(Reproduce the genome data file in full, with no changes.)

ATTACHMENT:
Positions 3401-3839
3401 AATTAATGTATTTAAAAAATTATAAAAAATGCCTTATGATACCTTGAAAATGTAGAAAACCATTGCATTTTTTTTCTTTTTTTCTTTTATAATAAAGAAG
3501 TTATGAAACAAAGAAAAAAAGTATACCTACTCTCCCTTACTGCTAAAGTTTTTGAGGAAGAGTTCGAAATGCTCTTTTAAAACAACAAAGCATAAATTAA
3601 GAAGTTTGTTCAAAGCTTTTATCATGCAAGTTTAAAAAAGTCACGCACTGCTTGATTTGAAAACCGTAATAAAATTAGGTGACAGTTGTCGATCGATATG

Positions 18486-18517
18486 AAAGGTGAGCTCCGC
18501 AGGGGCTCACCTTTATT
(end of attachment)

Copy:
Positions 3401-3839
3401 AATTAATGTATTTAAAAAATTATAAAAAATGCCTTATGATACCTTGAAAATGTAGAAAACCATTGCATTTTTTTTCTTTTTTTCTTTTATAATAAAGAAG
3501 TTATGAAACAAAGAAAAAAAGTATACCTACTCTCCCTTACTGCTAAAGTTTTTGAGGAAGAGTTCGAAATGCTCTTTTAAAACAACAAAGCATAAATTAA
3601 GAAGTTTGTTCAAAGCTTTTATCATGCAAGTTTAAAAAAGTCACGCACTGCTTGATTTGAAAACCGTAATAAAATTAGGTGACAGTTGTCGATCGATATG

Positions 18486-18517
18486 AAAGGTGAGCTCCGC
18501 AGGGGCTCACCTTTATT